Truck accident attorney litigation tip: When discarding data becomes spoliation of evidence
Failing to preserve data may be spoliation — based on industry standards and the reasonable anticipation of litigation after a serious truck wreck
When a serious truck accident occurs, large trucking companies usually have an emergency response team on standby that, together with the defense lawyer, rushes to the scene and begins working on the defense strategy immediately.
The team, made up of insurance adjusters, defense lawyers, sometimes truck company management, investigators and even accident reconstructionists, starts building a defense case as soon as they get that ominous phone call that there’s been a big truck accident. This is now expected in any catastrophic truck injury or fatality.
In fact, the attorneys here at the Roundtable have handled cases where some part of a truck company’s emergency response team arrived at the crash site even before the police got there.
But these defense teams can be a gift. Effective accident lawyers must be aware of these emergency accident response teams, and the work they do. Not just because they often are used to cover up negligence that occurred on the trucking company’s behalf, but because a company that goes to the cost and expense of sending a team out will have harder time explaining why they destroyed critical documents central to the injury or wrongful death later in litigation.
A truck accident is also quite different from a typical car accident. There are troves of evidence that simply don’t exist in a car crash. It’s critical to get information from on-board data recorders, and from electronic logging devices (ELDs) if the semi-truck is equipped with such.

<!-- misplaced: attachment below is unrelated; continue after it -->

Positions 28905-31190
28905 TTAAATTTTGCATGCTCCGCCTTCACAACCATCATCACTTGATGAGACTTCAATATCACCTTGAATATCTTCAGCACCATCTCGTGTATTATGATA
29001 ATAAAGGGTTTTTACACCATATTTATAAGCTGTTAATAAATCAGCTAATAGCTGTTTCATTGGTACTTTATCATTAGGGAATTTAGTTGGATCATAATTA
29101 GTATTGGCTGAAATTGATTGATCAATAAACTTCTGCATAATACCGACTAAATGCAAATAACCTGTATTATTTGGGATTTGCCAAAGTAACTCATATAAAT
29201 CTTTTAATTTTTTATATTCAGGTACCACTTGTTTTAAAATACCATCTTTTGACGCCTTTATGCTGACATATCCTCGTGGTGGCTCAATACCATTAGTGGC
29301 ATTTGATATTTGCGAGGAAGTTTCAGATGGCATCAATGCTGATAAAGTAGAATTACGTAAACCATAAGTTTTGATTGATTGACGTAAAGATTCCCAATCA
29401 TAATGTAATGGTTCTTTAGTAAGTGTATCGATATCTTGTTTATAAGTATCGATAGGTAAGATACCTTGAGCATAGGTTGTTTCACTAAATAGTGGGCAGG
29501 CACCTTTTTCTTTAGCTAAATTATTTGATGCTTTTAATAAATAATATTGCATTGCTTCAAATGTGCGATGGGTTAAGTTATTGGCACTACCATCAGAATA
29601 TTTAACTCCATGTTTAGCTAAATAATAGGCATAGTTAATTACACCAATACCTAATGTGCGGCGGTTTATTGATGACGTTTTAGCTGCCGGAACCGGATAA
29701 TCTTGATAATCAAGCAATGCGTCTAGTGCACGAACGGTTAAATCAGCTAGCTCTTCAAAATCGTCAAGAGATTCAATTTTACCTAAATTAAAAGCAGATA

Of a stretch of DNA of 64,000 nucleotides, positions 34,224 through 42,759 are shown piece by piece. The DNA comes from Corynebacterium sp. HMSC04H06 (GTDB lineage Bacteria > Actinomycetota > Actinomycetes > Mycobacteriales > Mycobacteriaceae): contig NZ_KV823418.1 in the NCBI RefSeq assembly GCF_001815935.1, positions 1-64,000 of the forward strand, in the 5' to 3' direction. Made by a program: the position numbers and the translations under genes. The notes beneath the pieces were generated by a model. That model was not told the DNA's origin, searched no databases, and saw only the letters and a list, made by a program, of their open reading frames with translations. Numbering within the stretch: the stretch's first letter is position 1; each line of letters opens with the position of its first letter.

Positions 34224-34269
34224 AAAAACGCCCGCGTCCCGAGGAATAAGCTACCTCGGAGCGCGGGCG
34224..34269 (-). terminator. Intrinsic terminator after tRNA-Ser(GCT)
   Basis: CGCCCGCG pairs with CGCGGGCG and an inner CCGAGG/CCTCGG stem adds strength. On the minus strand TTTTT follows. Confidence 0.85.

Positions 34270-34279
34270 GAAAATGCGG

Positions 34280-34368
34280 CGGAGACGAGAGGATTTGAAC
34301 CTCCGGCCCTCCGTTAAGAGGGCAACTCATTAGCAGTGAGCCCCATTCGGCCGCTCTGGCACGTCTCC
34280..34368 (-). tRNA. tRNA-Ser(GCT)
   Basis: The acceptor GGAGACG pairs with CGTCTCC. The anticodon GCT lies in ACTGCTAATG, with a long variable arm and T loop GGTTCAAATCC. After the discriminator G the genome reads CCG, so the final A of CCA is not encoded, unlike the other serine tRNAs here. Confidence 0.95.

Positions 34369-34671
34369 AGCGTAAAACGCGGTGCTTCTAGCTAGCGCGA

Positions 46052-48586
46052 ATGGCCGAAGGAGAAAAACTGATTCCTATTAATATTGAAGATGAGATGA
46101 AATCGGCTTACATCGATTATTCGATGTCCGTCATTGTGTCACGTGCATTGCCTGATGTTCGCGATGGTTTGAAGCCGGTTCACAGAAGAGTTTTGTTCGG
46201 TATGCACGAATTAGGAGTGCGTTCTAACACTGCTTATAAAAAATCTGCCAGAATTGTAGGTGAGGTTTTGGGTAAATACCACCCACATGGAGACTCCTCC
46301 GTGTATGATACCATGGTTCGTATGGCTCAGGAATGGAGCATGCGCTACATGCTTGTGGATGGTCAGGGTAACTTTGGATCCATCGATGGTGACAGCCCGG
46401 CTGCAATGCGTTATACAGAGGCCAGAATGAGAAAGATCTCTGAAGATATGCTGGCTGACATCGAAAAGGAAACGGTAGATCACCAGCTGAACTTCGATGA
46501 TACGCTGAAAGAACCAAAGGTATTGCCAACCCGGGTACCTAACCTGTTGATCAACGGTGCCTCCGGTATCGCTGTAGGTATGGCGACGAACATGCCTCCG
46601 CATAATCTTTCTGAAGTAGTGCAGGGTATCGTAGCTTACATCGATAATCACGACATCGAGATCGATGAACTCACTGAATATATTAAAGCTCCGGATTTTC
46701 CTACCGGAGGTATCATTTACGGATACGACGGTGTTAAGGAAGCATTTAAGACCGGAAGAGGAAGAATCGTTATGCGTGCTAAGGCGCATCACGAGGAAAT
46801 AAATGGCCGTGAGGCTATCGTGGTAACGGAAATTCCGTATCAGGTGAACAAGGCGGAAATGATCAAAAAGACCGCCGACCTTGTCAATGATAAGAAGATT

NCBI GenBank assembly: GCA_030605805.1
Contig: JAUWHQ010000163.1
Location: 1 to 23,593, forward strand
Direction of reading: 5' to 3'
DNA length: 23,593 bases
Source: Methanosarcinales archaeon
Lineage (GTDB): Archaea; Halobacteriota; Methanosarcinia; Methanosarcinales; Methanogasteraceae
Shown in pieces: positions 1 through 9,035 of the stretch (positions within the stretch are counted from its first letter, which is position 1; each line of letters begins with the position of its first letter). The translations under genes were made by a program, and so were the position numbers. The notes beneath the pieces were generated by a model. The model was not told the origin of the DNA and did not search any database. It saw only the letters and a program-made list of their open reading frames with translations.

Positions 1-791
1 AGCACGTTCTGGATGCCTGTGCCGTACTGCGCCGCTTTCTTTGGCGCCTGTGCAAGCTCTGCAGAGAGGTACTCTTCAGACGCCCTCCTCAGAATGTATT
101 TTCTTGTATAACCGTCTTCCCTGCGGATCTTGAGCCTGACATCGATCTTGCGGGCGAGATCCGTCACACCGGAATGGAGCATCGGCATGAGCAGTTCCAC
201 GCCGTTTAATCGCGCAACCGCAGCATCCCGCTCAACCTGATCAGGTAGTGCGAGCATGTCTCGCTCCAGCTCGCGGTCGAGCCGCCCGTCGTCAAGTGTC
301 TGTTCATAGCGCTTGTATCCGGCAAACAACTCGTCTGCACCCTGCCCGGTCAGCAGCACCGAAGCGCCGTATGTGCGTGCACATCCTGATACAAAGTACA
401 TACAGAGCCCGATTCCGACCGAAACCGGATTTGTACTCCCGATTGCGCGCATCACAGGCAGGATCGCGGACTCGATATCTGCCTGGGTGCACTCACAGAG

You may wonder, when the “early response teams” (as these insurance defense teams have been called) get out to a truck accident before the truck accident lawyer, or even before the police, is that legal?
It’s also legal for truck companies to dispose of critical documents that can prove negligence, such as log books, receipts, pre-trip inspection reports and black box data, after a very short period of time.
That’s why it’s critical for truck attorneys to get spoliation letters sent out on behalf of your clients as soon as possible.
But what happens when it’s too late?
What happens when a client comes to you seeking representation months after the truck wreck – or, as we often see, a local attorney asks us to get involved a year or more later? What should the accident attorney do in a situation where a trucking company no longer has data from a data recorder? What if the information on the data recorder is not saved, downloaded, or otherwise available?
The answer to that question is not black and white. There is no express statutory, nor any regulatory requirement, that specifies data from a data recorder must be downloaded or preserved. But that being said — you may not be out of luck:
If a truck accident is significant, it certainly may be argued that the industry standard is to download the data and preserve it. When this data is discarded, it looks an awful lot like spoliation of evidence. It certainly wouldn’t be discarded if the data had been exonerating.
Beyond that, there is a duty to preserve evidence whenever litigation is “reasonably anticipated.” This duty can be triggered even before a lawsuit is filed if a party is on notice that future litigation is likely to follow. See Cache La Poudre Feeds, LLC v. Land O’Lakes, Inc., 244 F.R.D. 614, 621 (D. Colo. 2007).
Of course, discarding information in this context certainly is spoliation of evidence.
TRUCK LAWYER TIP: A truck accident lawyer could try arguing that in a serious truck wreck future litigation is reasonably anticipated. The truck accident lawyer could even point to the fact that the insurance defense team immediately investigated the scene.
After all — that’s what these rapid response teams are for: To gather (and sometimes twist and hide) facts and information, so that bad trucking companies who hurt or kill people can shirk responsibility for causing serious truck wrecks when litigation later occurs.